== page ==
3. The Revenue Department (Thai: ?): During the reign of King Rama V, the Revenue Department was organised as two separate departments: the External Revenue Department and the Internal Revenue Department. The External Revenue Department was responsible for the collection of taxes and duties outside Bangkok and was under the Royal Treasury Ministry, today's Ministry of Finance. Due to personnel shortages, district and sub-district chief officers were assigned to collect taxes and duties, and the department was subsequently brought under the Ministry of Interior. The Internal Revenue Department was responsible for the collection of taxes and duties within greater Bangkok (including areas in Pathum Thani, Nonthaburi, and Samut Prakan and was under the Ministry of Metropolis. This department was established following the advice of Mr W. A. Graham who was the Ministry of Metropolis's comptroller at the time. The two departments were finally combined and named the Revenue Department. It was established on 2 September 1915.[] The Revenue Department collects, administers, and develops six types of taxes: personal income tax; corporate income tax; value added tax; specific business tax; stamp duties; and petroleum income tax. These taxes combined account for more than 80 percent of total government revenue. The department operates 12 regional revenue offices, 119 area revenue offices, and 850 area revenue branch offices throughout the country as well as 14 bureaus at its headquarters. The department collaborates with international organizations including the International Monetary Fund, the World Bank, and the fr:International Bureau of Fiscal Documentation to ensure international best practices for tax administration and policies.[]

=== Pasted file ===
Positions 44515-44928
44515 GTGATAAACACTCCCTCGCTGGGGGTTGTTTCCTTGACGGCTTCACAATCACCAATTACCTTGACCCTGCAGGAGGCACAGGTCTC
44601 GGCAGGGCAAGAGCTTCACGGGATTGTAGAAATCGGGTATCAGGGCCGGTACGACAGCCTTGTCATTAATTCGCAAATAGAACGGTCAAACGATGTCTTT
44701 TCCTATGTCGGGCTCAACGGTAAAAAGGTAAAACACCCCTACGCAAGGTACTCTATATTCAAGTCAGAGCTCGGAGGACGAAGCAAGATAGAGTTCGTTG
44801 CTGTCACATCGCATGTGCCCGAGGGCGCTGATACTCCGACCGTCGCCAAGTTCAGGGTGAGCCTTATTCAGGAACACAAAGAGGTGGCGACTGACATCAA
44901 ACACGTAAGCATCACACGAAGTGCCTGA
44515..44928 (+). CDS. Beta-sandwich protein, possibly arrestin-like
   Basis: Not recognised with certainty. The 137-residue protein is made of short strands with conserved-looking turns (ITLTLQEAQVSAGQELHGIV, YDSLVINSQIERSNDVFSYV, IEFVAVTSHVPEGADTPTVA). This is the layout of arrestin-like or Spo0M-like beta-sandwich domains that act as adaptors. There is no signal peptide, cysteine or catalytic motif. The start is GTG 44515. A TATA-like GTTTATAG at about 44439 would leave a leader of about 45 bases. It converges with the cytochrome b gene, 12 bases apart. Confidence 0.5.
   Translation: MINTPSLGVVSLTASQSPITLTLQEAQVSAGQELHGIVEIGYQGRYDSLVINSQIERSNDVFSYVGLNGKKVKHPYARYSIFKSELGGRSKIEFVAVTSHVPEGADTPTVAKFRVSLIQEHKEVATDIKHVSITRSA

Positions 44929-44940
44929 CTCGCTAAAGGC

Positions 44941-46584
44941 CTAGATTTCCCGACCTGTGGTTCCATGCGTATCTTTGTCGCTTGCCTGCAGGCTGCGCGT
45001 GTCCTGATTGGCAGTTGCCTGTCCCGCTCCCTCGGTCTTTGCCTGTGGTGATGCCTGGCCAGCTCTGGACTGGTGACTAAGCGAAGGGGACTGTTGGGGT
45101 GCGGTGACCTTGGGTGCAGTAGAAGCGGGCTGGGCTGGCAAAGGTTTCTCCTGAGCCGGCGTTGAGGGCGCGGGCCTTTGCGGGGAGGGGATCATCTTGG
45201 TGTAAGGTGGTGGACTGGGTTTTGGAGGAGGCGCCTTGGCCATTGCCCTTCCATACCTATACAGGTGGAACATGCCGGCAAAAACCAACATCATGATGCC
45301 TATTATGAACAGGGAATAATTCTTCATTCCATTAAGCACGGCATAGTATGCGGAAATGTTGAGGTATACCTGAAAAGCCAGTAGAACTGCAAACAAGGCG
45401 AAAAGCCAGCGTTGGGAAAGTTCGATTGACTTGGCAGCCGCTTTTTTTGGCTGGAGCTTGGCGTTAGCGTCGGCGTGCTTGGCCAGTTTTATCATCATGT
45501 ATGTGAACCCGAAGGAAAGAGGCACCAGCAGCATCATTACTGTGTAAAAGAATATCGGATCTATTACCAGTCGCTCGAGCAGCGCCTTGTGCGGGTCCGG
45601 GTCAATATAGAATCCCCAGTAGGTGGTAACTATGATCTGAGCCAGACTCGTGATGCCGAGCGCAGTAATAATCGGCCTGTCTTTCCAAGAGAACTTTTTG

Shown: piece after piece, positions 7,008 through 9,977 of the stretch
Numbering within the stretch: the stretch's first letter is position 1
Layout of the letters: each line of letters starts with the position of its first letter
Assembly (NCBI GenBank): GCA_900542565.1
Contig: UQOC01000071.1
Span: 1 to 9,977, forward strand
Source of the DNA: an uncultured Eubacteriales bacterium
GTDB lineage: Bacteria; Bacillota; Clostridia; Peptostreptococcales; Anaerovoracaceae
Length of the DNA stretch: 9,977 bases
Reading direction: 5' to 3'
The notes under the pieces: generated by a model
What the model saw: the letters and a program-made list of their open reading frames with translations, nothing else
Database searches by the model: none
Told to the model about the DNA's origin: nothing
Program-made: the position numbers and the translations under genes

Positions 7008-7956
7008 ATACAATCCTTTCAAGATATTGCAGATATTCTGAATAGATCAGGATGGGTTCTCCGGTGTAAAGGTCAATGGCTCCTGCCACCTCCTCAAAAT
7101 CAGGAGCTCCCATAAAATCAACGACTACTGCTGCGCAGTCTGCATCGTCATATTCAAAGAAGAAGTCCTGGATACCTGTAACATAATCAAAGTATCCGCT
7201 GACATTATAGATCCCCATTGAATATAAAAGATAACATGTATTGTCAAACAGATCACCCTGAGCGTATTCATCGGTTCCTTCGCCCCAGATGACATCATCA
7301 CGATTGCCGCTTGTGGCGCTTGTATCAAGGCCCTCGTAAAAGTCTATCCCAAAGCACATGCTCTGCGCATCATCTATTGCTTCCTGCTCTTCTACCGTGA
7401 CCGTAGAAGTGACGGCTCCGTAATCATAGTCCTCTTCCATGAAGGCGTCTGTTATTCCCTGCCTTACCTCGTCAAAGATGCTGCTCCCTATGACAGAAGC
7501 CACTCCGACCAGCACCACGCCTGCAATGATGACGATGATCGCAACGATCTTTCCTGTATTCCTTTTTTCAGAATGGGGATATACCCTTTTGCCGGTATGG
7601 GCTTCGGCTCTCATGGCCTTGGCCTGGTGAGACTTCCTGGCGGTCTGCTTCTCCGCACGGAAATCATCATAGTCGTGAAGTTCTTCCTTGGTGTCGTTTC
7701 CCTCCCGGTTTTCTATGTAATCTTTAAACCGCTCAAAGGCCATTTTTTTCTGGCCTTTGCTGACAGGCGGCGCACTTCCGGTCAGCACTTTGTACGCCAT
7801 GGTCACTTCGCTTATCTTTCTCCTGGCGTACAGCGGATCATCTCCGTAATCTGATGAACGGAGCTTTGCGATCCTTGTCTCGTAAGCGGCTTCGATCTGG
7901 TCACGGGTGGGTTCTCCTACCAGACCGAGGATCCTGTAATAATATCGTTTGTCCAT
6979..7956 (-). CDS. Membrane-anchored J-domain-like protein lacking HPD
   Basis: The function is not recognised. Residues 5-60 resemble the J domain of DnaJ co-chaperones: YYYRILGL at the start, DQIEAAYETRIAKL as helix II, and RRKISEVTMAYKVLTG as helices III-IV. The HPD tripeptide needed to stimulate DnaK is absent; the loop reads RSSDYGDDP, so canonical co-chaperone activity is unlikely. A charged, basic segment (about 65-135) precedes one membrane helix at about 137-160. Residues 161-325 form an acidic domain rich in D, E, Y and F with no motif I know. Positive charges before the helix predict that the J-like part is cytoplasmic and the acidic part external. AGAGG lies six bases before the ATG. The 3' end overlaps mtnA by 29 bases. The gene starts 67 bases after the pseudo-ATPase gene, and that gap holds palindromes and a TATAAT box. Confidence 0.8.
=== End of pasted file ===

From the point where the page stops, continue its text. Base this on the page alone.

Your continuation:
4. The Fiscal Policy Office (Thai: )
  5. The Treasury Department (Thai: )
  6. The Comptroller General Department (Thai: )
  7. The Customs Department (Thai: ?)
  8. The Excise Department (Thai: )
  9. The Public Debt Management Office (Thai: ?)
  10. The State Enterprise Policy Office (SEPO) (Thai: )

State enterprises[8][9]

  1. The Government Lottery Office
  2. Tobacco Authority of Thailand
  3. Government Savings Bank
  4. GH Bank
  5. Krung Thai Bank Public Company Limited
  6. Bank for Agriculture and Agricultural Co-operatives
  7. Liquor Distillery Organization (Excise Department)
  8. Playing Cards Factory (Excise Department)
  9. Export-Import Bank of Thailand
  10. Small Business Credit Guarantee Corporation (SBCG)
  11. Secondary Mortgage Corporation
  12. Small and Medium Enterprise Development Bank of Thailand (SME Bank)
  13. Student Loan Fund
  14. Dhanarak Asset Development Company Limited

Public organizations

  1. Neighbouring Countries Economic Development Cooperation Agency (NEDA)[10]

See also

External links

References

  1. ^ "Organization Info". Ministry of Finance Thailand. Retrieved 2020.
  2. ^ Hengstler, Gary (Spring 2018). "Becoming the Fixer". The Tennessee Alumnus. Retrieved 2020.
  3. ^ "Ministry of Finance's Top Executives". Ministry of Finance (MoF). 22 June 2018. Retrieved 2018.
  4. ^ Thailand's Budget in Brief Fiscal Year 2019. Bureau of the Budget. 20 December 2018. p. 84. Retrieved 2020.
  5. ^ http://www2.mof.go.th/history.htm
  6. ^ Chantanusornsiri, Wichit (2 May 2020). "B5,000 cheats media hungry, official claims". Bangkok Post. Retrieved 2020.
  7. ^ "Organization Info". Ministry of Finance (MoF). Retrieved 2018.
  8. ^ "History of Thailand's Ministry of Finance; State Enterprises". Ministry of Finance (MoF). Retrieved 2018.
  9. ^ "Organization; State Enterprises". Ministry of Finance (MoF). Retrieved 2018.
  10. ^ http://www.naewna.com/politic/columnist/32998